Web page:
Sen. Dianne Feinstein (D-Calif.) sent a letter earlier this month to Netanyahu, warning him that it “will result in long-term costs to Israel’s national security and diplomatic relationships.”

U.S. Sens. Chris Murphy (D-Conn.), Tim Kaine (D-Va.) and Chris Van Hollen (D-Md.) drafted a letter to Netanyahu and Gantz cautioning that annexation “would fray our unique bonds, imperil Israel’s future and place out of reach the prospect of a lasting peace.”

Factors that could stay Israel’s hand

Eytan Gilboa, an expert on U.S. politics and foreign policy, and a senior research associate at the BESA Center for Strategic Studies at Bar-Ilan University in Ramat Gan, told JNS that it’s possible that the entire idea of applying Israeli law to these areas will not materialize due to conflicts within the White House, as well as within the Israeli Prime Minister’s office.

Gilboa said that one group in the White House believes that Trump should support the plan since it wouldn’t hurt his political base, especially ahead of November’s presidential elections. The other group, from the intelligence and foreign-policy establishments, says the United States should stick to those principles by which “the plan has to be accepted with all the components, and Israel should not accept or implement one or ignore the others.”

According to Gilboa, it is telling that U.S. Secretary of State Mike Pompeo said that Israel should make its own decision. By saying this, Pompeo was hinting that Israel has the right to apply Israeli law, but should not actually do it.

“There are all kinds of mixed messages.”

Gilboa also noted that Trump doesn’t need Israel’s implementation of the plan to keep his voter base. He has already proven his pro-Israel record by moving the U.S. embassy to Jerusalem, recognizing Israeli sovereignty in the Golan Heights and reversing the 1978 Hansell Memorandum that mistakenly stated that Israeli settlements are “inconsistent with international law.” That comes in addition to withdrawing from the 2015 nuclear deal with Iran.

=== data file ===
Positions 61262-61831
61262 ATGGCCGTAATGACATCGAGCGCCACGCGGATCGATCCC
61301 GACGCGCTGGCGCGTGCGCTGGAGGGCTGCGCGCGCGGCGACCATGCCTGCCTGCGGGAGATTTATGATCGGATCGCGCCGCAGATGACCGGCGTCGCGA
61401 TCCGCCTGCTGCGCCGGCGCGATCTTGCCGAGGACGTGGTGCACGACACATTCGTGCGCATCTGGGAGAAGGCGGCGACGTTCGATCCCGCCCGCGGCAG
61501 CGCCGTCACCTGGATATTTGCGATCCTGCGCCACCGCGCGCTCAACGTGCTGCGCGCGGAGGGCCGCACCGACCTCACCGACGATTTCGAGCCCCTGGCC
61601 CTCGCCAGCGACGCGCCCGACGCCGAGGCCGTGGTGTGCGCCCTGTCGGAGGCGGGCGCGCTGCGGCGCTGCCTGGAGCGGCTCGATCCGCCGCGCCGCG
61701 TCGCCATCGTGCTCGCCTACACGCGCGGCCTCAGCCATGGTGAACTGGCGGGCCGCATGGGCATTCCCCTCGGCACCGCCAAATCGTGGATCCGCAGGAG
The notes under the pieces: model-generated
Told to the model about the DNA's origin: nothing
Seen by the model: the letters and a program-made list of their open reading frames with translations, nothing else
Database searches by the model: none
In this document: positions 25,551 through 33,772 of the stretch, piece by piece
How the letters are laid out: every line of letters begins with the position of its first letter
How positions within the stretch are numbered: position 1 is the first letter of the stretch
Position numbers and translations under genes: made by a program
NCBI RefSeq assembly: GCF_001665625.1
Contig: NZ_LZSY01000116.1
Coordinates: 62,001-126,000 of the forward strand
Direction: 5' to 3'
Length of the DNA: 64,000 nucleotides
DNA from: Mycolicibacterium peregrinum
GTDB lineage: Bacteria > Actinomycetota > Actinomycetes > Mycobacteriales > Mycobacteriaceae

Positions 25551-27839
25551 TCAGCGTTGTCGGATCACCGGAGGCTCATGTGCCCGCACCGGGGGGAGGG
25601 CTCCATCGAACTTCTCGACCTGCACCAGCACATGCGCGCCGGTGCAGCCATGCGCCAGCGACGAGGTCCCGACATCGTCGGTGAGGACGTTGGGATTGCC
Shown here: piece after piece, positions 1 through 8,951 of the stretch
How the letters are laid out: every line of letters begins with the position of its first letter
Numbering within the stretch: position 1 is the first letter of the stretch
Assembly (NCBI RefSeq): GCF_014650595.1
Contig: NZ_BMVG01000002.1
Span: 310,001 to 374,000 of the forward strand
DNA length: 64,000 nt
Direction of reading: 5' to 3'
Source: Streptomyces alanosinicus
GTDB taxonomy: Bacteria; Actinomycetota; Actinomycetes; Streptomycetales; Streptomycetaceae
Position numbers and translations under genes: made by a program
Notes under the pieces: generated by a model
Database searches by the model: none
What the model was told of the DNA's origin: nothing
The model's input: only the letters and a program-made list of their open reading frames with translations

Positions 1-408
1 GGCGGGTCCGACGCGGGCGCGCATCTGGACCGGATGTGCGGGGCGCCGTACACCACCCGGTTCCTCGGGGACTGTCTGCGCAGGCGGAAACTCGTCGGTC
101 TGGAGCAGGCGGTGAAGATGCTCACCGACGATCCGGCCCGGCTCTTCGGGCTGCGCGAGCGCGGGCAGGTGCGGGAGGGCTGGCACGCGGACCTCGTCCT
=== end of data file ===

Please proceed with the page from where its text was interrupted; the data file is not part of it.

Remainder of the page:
He pointed to a few additional factors that could prevent the application of Israeli law to the areas in question.

One, he said, is the makeup of the new Israeli government. Gantz’s and Ashkenazi’s positions on the matter are important; they support extending Israeli law over the Jordan Valley, but not necessarily over the other parts of Judea and Samaria. That can be countered with the stance of the right-wing party Yamina, which supports applying Israeli law to all of Judea and Samaria.

The second factor is that Israel must have the full-fledged support of the United States, and, according to Gilboa, that remains uncertain.

“There are all kinds of mixed messages,” he said. “It’s not clear which one reveals the true motivation and true spectrum of options.”

The third issue, the E.U aspect, is also important, he said. Israel has some stalwart friends—namely, Hungary and Austria—from Eastern Europe in that body, which have prevented a unanimous condemnation of Israel.

Gilboa said the European Union is an “important front” for Israel because of the significant “commercial, scientific and other relations Israel has with [it].”

The fourth issue is the International Criminal Court, which represents a major threat to Israel if it decides to pursue war-crimes charges against the Jewish state for actions taken against Palestinian protesters. Netanyahu mentioned this in his speech to the Knesset this week, calling the ICC’s intentions a “strategic threat.”

It could, acknowledged Gilboa, be another reason not to go ahead with the sovereignty move now, as it could accelerate the ICC’s decision, “something that Israel is very concerned about.”